|[ Excerpt from The Science of Yoga, page 126 ]
In the Sanskrit language, ashvini means "horse-like." So this technique is known as the "gesture of the horse."
The name derives from the fact that, after expelling faeces, the horse contracts and expands its anus forcefully several times. Ashvini mudra imitates this gesture, forcing the anal sphincter to contract and relax in like fashion.
Ashvini Mudra involves the tightening of the anal sphincter as well as the contraction of the pelvic floor. It brings about an important awareness and strengthening of the muscles in this area.
When trying to feel which muscles are involved in the tightening of the anal sphincter, simply imagine the same sensation that you would feel if trying to resist a strong urge to defecate.
The technique involves two distinct efforts, the first being the contraction of the anal sphincter as a forceful tightening and pulling upward of the surrounding muscles. This is followed by a relaxing of the anal sphincter muscles and a conscious pushing downward of those same muscles.
The best position to learn this mudra is lying on your back with your knees bent and feet flat on the floor.
In this position, perform a rhythmic contraction and relaxation of the anus and surrounding muscles of the pelvic floor in unbroken succession, with the minimum duration of three seconds each for the contraction phase and the relaxation phase.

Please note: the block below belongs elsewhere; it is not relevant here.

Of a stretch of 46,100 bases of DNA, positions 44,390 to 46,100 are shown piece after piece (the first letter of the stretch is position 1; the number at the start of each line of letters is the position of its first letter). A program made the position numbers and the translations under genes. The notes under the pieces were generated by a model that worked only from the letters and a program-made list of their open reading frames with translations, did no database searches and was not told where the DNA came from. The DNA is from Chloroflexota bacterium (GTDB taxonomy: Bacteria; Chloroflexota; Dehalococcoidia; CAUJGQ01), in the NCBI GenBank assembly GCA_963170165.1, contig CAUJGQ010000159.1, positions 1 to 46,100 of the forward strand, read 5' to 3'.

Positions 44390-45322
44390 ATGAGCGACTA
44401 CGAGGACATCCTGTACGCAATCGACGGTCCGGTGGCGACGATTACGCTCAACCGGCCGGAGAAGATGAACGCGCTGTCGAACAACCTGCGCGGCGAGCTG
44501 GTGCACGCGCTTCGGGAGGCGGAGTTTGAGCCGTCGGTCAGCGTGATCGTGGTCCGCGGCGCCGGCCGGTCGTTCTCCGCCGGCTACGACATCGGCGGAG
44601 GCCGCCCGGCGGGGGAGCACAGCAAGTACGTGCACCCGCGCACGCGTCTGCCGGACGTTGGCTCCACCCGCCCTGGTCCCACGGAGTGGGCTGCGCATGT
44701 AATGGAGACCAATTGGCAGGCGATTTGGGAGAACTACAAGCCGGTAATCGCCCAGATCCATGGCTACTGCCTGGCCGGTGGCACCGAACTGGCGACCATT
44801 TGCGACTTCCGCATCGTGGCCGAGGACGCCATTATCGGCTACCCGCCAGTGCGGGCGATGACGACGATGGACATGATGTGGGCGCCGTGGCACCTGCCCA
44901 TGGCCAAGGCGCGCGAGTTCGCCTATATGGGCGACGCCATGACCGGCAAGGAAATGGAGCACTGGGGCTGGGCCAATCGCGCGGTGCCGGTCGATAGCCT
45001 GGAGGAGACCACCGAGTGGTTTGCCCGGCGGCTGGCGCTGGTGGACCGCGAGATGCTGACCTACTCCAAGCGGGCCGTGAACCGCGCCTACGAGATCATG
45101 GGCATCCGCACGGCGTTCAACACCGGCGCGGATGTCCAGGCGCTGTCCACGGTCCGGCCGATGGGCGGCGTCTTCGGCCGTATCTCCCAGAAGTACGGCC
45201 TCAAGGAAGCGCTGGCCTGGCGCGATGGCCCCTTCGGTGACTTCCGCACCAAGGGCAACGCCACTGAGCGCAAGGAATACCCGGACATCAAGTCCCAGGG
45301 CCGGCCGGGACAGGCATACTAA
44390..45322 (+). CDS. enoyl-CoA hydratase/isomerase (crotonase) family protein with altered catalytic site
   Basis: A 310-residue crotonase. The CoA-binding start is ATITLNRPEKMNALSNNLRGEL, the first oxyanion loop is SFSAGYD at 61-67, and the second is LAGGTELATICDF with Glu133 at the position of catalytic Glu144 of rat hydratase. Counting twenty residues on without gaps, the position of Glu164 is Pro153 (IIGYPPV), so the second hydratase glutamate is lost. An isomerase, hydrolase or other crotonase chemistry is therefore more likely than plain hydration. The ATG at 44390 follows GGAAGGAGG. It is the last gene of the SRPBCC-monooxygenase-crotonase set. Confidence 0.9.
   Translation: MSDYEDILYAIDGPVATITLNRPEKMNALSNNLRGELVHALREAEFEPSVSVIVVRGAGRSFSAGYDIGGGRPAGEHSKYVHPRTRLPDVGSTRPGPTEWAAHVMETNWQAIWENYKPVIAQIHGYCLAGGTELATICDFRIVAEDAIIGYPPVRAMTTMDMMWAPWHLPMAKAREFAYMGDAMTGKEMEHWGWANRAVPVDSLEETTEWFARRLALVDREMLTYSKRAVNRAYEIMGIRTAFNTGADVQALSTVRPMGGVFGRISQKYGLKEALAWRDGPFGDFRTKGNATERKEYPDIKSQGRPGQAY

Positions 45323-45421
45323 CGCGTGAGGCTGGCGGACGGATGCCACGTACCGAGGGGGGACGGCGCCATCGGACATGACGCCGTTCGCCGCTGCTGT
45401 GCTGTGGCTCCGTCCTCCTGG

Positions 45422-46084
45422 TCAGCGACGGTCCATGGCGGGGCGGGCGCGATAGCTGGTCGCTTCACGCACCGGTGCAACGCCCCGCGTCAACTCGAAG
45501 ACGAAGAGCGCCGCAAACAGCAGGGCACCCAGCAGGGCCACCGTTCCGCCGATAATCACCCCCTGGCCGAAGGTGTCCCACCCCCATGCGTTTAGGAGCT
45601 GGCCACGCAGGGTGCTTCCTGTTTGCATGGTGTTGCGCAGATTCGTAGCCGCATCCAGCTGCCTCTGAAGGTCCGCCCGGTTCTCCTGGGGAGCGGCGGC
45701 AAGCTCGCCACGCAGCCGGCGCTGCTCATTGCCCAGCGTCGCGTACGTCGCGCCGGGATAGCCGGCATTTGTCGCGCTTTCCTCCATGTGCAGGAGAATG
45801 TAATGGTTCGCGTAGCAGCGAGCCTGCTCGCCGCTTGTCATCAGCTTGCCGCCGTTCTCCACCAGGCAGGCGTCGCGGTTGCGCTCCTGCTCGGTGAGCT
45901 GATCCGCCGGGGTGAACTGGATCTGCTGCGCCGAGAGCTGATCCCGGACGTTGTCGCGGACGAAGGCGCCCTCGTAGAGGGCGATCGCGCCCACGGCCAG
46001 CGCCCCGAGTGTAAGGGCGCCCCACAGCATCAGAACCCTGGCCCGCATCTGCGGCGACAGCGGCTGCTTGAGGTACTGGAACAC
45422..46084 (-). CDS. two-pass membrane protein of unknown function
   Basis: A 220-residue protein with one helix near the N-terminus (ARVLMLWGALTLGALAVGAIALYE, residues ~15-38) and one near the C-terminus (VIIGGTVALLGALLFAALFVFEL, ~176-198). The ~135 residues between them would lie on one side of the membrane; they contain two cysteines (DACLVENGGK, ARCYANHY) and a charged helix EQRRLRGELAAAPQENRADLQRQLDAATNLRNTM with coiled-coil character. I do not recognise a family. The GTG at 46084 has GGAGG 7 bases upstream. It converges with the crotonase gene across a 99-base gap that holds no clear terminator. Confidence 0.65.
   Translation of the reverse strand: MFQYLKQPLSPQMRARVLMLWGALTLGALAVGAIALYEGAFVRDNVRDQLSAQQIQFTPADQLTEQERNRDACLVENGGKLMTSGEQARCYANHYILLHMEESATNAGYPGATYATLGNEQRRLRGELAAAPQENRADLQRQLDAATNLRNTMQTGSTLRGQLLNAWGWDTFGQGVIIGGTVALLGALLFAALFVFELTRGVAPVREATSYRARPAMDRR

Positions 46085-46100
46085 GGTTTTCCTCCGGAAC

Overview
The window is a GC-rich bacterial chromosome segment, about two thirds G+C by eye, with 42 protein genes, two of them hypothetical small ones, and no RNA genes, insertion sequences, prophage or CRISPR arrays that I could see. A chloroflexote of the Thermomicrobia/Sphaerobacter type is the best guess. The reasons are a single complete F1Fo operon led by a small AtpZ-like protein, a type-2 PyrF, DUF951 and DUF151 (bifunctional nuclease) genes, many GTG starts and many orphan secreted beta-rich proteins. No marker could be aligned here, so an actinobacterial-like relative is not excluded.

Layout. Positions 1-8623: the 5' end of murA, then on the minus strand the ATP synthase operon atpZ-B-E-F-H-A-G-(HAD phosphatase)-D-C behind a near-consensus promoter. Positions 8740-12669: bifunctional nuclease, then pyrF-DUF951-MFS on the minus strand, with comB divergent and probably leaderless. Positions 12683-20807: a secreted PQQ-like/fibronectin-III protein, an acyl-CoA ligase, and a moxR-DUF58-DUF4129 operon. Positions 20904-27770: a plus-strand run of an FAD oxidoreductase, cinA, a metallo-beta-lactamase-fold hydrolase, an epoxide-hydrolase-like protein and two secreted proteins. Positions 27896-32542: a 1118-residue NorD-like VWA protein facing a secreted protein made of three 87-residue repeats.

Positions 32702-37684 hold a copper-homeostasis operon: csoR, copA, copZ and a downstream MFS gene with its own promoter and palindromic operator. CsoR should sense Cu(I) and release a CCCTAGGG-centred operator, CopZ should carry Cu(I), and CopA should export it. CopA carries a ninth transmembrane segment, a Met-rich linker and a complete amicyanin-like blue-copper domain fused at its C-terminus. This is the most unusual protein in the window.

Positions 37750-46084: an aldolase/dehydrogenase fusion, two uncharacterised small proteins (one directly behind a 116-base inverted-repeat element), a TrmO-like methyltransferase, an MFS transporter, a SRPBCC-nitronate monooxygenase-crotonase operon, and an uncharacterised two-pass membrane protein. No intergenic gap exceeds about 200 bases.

Once you have developed an awareness of the muscles involved, try to practice this in a seated position such as vajra asana, or simple cross-legged sukha asana.
Begin practice with a series of five each (contractions and relaxations) and increase the number and duration as you progress in the practice.
Using Ashvini Mudra
Ashvini mudra can be practiced within several yoga asanas, such as the following tala asana. It can also be applied in garuda asana (to be learned in an later lesson), as well as in many of the sitting postures.
In all these asanas you can also practice the contraction phase of ashvini mudra continuously for up to five minutes (meaning to contract throughout the duration of the asana) with the relaxation or pushing down of the anal sphincter at the end.
This technique is more commonly referred to as mula bandha, "the root lock," which is part of the bandha trayam (the three locks), along with jalandhara bandha,
NOTE: This yoga article is an excerpt from The Science of Yoga, an online yoga training program with streaming yoga videos and 600 pages of step-by-step yoga instruction.
"The Science of Yoga is a course worthy of
leather binding and an honored place in the
finest libraries in the world
... It is indeed a masterful work."
Dr. John Michael Christian
Learn More About
The Science of Yoga Course